Juan Lagares (NYM) – On stricter pricing sites, you may need a very cheap final outfielder in order to afford a lot of what we’re recommending with rosters elsewhere. Lagares fits that bill quite well. He gives you access to a Mets offense that should do well against CC Sabathia (ERAs of 4.78/5.28/4.93 past three seasons) and the splits lineup well. Sabathia has allowed a .363 wOBA to RHBs since 2013. Meanwhile, Lagares has a solid .330 wOBA and .150 ISO in his career against LHP. There’s always risk surrounding unconfirmed players in the lineup on Sunday’s, but we’re guessing Lagares leads off for the Mets tonight.
Additional outfield notes: Secondary outfield values for cash games include Jayson Werth (WAS) and Alex Gordon (KC). Jay Bruce (CIN) and Mark Trumbo (SEA) are two high upside tournament options that will likely come with a low ownership.
Starting pitcher rankings (salary not taken into account)
1) Stephen Strasburg (WAS)
2) Jon Lester (CHC)
3) Matt Harvey (NYM)
4) Carlos Martinez (STL)
5) Gerrit Cole (PIT)
6) Julio Teheran (ATL)
7) Jake Odorizzi (TB)
8) Collin McHugh (HOU)
9) Felix Hernandez (SEA)
10) Kevin Gausman (BAL)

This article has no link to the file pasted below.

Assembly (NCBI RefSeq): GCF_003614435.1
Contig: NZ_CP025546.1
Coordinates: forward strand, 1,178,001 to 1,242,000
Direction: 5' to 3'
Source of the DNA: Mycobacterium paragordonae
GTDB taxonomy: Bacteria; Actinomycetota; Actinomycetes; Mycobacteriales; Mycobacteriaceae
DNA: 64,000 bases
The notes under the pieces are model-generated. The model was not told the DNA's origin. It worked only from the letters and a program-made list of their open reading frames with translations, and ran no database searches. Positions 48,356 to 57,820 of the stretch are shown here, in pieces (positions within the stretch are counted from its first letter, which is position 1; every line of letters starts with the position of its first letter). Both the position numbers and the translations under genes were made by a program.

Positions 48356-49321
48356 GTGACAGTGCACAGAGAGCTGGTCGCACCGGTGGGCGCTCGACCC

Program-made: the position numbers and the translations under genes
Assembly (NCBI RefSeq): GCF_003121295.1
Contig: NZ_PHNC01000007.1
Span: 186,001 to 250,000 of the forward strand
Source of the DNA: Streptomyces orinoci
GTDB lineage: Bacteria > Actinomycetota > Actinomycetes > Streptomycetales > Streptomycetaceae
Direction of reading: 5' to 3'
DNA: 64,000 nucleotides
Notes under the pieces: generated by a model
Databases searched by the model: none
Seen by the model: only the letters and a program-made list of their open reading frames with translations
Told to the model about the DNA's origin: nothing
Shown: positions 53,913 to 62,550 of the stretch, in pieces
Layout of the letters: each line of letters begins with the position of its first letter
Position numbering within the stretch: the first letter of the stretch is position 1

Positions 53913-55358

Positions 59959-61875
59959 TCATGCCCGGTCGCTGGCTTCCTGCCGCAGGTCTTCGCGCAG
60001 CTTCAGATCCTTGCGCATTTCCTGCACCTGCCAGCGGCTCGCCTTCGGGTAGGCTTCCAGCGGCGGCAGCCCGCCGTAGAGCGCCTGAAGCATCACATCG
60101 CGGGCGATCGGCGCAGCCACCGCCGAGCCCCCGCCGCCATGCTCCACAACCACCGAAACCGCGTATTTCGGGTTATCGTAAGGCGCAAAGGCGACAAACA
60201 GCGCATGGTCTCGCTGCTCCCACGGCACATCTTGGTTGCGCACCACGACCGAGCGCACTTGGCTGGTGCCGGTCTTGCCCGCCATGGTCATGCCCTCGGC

11) Mike Bolsinger (LAD)
12) Matt Shoemaker (MIN)
13) Aaron Nola (PHI)
14) Josh Tomlin (CLE)
Stephen Strasburg (WAS) – It’s often difficult to balance pitching on offense on days like today (Coors Field game, Blue Jays facing a LHP). We feel it makes sense to pay up for pitching today. While you may not be able to get the expensive bats in those two great offensive environments, Strasburg’s price tag still allows you to grab multiple Coors Field players (Gyorko, Blackmon/CarGo being the main targets). In a more general sense, we view Strasburg as a near core play at his price tag almost regardless of how it affects roster construction. He’s the clear cut number one starting pitcher in our model but is priced as the fifth most expensive pitcher on DraftKings and a lot lower than we often see a lot of studs on FanDuel. Strasburg has certainly had his issues this season, from pitching to contact early in the season to a couple of short outings for health reasons. However, he’s in a groove right now and at the top of his game. Since returning from the DL at the beginning of August, Strasburg has an xFIP of 3.03 or lower in six of seven starts. The key has been the return of his elite ability to miss bats. In those seven starts, he’s struck out 12-plus bats in three of them, including 27 combined over his past two starts. Strasburg’s anemic SwStr rate from the beginning of the season is a thing of the past. He recorded a double digit SwStr rate in just nine of 11 starts to begin the season. Since returning from the DL, he has a SWStr rate of 11.8 or more in every start except one (9.7), including an insane 25.7 SwStr rate in his last outing. Look for Strasburg to dominate a Marlins team that ranks dead last in wRC+ against RHP. He should be a staple of your cash games today.